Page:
Internal cost estimates from 17 of the nation's largest insurance companies indicate that health insurance premiums will grow an average of 100 percent under Obamacare, and that some will soar more than 400 percent, crushing the administration's goal of affordability.
New regulations, policies, taxes, fees and mandates are the reason for the unexpected "rate shock," according to the House Energy and Commerce Committee, which released a report Monday based on internal documents provided by the insurance companies. The 17 companies include Aetna, Blue Cross Blue Shield and Kaiser Foundation.
The report found that individuals will face "premium increases of nearly 100 percent on average, with potential highs eclipsing 400 percent. Meanwhile, small businesses can expect average premium increases in the small group market of up to 50 percent, with potential highs over 100 percent."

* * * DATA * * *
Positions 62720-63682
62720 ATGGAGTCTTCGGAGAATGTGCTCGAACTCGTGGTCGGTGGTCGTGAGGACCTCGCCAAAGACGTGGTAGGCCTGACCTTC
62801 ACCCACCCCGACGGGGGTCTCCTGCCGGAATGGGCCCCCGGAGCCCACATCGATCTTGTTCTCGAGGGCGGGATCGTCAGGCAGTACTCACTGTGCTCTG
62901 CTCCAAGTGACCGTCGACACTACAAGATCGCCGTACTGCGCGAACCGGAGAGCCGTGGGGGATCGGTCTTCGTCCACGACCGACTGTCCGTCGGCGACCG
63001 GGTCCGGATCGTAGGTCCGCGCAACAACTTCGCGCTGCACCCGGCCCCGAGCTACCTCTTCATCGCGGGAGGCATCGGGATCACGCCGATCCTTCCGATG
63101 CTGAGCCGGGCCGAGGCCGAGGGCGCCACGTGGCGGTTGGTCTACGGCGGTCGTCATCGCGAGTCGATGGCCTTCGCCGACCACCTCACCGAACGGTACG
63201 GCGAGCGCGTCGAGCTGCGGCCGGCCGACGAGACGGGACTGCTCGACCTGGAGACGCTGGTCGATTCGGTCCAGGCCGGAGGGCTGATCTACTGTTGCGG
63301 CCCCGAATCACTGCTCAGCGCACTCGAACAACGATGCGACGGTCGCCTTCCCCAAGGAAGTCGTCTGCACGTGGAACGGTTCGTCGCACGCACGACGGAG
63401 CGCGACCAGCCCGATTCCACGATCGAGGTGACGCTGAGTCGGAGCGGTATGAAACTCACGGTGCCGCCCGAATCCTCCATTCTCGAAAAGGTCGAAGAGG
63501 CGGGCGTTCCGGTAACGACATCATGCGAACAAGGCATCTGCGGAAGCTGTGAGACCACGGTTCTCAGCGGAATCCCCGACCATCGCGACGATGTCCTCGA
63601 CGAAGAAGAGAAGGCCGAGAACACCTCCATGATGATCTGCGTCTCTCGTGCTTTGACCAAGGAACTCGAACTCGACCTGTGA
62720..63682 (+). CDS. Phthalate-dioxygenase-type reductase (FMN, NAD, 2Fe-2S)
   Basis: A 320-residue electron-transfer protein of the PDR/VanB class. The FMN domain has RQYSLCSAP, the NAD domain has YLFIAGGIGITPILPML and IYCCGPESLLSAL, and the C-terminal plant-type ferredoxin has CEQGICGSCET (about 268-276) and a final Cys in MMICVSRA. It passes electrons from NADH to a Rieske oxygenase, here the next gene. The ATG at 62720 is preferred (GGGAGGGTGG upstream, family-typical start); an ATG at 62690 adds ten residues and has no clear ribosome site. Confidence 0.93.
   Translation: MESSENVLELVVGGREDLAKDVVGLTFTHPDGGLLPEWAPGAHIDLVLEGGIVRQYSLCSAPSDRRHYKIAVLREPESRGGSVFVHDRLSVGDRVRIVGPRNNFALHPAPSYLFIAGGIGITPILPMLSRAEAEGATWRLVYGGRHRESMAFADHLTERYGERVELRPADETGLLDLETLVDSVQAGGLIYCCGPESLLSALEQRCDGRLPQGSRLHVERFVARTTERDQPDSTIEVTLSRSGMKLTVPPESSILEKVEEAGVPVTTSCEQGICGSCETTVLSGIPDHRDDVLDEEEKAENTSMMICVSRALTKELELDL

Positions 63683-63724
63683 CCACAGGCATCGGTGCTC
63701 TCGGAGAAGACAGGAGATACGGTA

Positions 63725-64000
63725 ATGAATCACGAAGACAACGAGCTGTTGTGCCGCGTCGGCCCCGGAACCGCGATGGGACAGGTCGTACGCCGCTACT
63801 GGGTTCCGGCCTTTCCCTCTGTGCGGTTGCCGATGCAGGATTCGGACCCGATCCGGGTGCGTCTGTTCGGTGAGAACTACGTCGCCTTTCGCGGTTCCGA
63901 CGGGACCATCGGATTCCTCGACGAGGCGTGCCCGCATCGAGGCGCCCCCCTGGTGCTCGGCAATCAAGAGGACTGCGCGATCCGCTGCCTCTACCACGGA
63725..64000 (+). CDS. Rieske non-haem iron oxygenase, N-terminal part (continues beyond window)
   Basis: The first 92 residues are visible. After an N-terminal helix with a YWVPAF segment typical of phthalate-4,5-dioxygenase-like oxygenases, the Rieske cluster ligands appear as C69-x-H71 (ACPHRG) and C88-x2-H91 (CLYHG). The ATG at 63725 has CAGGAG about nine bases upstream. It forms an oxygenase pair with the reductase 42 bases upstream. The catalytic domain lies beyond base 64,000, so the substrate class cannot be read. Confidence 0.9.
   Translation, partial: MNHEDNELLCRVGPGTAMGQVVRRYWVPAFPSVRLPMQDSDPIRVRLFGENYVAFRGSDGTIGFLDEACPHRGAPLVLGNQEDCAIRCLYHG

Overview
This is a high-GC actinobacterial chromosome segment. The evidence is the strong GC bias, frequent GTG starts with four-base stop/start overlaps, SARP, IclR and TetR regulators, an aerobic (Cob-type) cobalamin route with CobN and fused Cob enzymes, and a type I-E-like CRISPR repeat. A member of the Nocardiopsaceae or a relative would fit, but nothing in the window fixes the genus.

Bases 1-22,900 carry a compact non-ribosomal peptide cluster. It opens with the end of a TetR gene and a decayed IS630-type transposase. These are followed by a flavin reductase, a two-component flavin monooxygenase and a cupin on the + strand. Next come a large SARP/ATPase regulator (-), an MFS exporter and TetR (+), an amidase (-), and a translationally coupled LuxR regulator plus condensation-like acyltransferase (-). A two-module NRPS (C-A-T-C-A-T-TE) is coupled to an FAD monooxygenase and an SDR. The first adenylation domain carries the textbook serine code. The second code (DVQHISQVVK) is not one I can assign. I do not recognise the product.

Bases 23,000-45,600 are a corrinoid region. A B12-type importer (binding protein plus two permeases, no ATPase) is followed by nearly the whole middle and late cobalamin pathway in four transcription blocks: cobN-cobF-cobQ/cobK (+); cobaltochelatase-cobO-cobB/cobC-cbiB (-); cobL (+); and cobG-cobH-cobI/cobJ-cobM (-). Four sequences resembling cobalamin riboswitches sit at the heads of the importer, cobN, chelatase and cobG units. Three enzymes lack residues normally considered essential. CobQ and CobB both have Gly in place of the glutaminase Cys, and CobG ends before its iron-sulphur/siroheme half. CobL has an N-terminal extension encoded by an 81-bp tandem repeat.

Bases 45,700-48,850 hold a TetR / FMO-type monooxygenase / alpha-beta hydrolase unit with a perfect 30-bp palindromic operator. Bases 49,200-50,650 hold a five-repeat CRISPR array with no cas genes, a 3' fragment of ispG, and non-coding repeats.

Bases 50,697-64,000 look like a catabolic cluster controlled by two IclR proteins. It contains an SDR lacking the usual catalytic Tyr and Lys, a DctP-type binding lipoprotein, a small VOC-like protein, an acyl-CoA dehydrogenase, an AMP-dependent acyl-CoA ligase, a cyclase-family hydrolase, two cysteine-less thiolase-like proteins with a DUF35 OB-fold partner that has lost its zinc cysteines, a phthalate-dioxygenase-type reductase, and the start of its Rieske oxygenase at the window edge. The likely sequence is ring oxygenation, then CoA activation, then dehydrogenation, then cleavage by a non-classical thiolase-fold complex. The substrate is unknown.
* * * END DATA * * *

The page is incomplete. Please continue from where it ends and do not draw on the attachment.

One company said that new participants in the individual market could see a premium increase of 413 percent when new requirements on age rating and required benefits are taken into account, said the report. "The average yearly cost for a new customer in the individual market grows from $1,896 to $3,708 -- a $1,812 cost increase," it added.
The key reasons for the surge in premiums include providing wider services than people are now paying for and adding less healthy people to the roles of insured, said the report.
It concluded: "Despite promises that the law will lower costs, [Obamacare] will in fact cause the premiums of many Americans to spike substantially. The broken promises are numerous, and the empirical data reveal that many Americans, from recent college graduates to older adults, will not be able to afford the law's higher costs."